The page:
I've been thinking about why I'm having difficulty blogging and I think it's because I wanted to start with the daunting task of recounting our first loss with Ian. It's so long and heart breaking and I just can't get started. I've been given feedback from a good friend about how this blog has helped her deal with a friend who had a miscarriage and she encouraged me to continue blogging. So I've decided to start with a topic that is easier to talk about. Then I will work my way into the more difficult stories. See, even after 8 years it is so difficult. Screw timelines.
The Dreaded Question
"Do you have any children?"
"How many children do you have?"
Just as a refresher, I delivered a son at 22 weeks back in 2005 who lived only minutes due to an incompetent cervix and scattered between two living sons born in 2006 and 2011, I suffered 3 early term miscarriages. This has always been a difficult question to answer and still is. How I chose to handle it may be completely different than you as we are all individuals and our situations and families are all different. This is just my story and my struggle with this question.
When we lost Ian, who was our first, it was important to me to let people know when they asked, that I was indeed a mother to a son, an angel baby. The embarrassment or fear of making them uncomfortable was trumped by the fact that I had no other children to show the world that I was a mother. And I was proud to have a son. I've always wanted a son and if I didn't tell the world about him, he would be forgotten. So I felt almost stubborn and defiant when answering, not caring how the other person felt because damnit, I had to GO THROUGH THIS, the least they can do is hear it and acknowledge it.
Believe it or not, the question became more difficult during my pregnancy with Nathan and after he was born. "Is this your first pregnancy?" and "Is this your first baby?" seemed easier to answer sometimes with a simple "yes". Their eager, happy, excited, smiling faces would remain that way. I wouldn't have to see pity, or sadness, or sympathy creep across their face when I stumbled through the truth. Some people I felt comfortable telling the whole story to, but not many. The change came when my second child Nathan was about 1-2 years old. I knew that I wanted him to know from as early as possible about this brother. I wanted Nathan to know that he was my rainbow baby. I wanted him to feel connected to his older brother. So I tried it out when he still couldn't understand what I was saying or speak well. And it got easier and easier. Then I found myself prepared once he was old enough to understand and to know that when I answered that question, I was telling the truth and it was okay.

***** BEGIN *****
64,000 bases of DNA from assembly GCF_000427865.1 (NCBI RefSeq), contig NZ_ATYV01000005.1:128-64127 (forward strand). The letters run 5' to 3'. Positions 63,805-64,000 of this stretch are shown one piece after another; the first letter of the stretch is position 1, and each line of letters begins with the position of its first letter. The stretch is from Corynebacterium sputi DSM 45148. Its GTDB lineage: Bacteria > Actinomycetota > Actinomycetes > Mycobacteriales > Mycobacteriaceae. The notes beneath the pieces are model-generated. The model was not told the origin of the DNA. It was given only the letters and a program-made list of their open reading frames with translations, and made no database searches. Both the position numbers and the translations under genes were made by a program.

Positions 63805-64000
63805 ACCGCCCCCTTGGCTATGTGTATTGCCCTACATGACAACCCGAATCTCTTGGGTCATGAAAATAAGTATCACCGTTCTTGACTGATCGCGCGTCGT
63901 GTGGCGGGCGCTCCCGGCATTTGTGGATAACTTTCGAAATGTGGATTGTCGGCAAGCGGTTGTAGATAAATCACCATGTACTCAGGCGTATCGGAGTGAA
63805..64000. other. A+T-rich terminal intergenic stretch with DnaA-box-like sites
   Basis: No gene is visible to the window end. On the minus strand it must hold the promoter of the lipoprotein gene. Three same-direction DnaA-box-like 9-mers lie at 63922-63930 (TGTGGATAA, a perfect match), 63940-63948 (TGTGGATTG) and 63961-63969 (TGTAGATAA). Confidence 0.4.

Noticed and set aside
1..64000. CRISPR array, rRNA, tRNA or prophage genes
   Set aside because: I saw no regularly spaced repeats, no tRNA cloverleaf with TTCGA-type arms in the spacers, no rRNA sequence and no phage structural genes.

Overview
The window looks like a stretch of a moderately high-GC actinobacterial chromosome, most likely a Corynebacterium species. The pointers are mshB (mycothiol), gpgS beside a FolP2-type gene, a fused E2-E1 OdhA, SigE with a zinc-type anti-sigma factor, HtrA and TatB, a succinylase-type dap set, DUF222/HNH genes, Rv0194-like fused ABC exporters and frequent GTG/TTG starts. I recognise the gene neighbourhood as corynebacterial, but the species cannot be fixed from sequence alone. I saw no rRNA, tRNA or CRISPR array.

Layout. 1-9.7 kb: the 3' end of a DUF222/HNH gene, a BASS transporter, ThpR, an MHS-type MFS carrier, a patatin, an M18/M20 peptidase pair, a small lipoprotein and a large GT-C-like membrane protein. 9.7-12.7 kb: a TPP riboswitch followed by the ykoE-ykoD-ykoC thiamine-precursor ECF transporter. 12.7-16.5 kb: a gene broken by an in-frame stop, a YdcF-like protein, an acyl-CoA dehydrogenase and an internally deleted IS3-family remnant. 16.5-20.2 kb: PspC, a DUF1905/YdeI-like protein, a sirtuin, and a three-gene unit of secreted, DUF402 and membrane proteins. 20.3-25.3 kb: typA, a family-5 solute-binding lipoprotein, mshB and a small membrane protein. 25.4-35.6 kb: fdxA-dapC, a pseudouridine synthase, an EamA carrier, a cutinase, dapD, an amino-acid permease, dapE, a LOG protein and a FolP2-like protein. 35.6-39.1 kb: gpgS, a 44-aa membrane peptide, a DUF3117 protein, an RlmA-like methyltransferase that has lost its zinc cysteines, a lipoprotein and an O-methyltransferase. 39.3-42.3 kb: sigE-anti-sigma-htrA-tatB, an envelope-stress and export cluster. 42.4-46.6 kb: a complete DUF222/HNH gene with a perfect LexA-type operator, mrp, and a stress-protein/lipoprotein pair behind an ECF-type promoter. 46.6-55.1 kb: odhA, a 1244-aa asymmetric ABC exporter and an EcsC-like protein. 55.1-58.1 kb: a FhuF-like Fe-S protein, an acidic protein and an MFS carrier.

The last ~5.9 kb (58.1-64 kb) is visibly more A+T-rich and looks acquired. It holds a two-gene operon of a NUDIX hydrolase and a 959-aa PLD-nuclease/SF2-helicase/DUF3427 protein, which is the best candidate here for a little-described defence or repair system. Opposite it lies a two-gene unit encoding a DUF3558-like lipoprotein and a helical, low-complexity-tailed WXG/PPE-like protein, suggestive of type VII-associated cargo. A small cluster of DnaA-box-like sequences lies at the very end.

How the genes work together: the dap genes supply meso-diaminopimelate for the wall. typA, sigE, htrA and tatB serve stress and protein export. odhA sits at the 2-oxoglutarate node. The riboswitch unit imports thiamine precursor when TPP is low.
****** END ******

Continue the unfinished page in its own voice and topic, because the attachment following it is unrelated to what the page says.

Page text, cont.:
Then I had my early miscarriages. I rarely mentioned them when asked how many children I have and I still don't. I will only tell close friends and family, or others who have had losses, the whole truth. I felt terribly guilty about this for years because I am a FIRM believer that we need to erase the stigma attached with early miscarriage being "easier to deal with" than a later loss or that your baby is "not really a baby" that early on, etc. etc. I was victim to those horrible thoughts and comments from others and I know the pain of having your loss minimized. I think maybe I had to deal with this more often because everyone knew of Ian by then and I got a lot of comparisons "at least this isn't like Ian" and "wasn't it much harder then?" Even my poor husband said those words, but I had to come to terms with the fact that he was experiencing all of these losses as the partner that isn't carrying the baby. So yes, watching the horror and pain of his wife birthing a baby only to die in his arms, is much worse for him than holding my hand during a home miscarriage or waiting for me while I had a D & C. That is a different situation for him and he is allowed to say those comments. I had to work through my anger and come to an understanding as to why he said and felt that way. And vice versa. But it is NEVER okay for someone outside of the relationship to compare or minimize a loss with another or with how society values our pregnancy.
So while I still get a twinge every now and again when I answer "I have two living sons and one son in heaven" because I know darn well there are three other babies up there waiting.... but that is how I have chosen to answer that question and I'm the ONLY one that gets to make that decision. Just like YOU are the only one that gets to decide how to answer for yourself when asked the difficult question "How many children do you have." And do not apologize, work through any guilt you may have, give yourself a break because face it, you've been through hell and you have earned the right to answer that question however you see fit regardless of how it may make others feel. Happy Friday to you all :-)
Thank you Becca for helping prompt me to start get the blogging juices flowing, whether you intended to or not :-)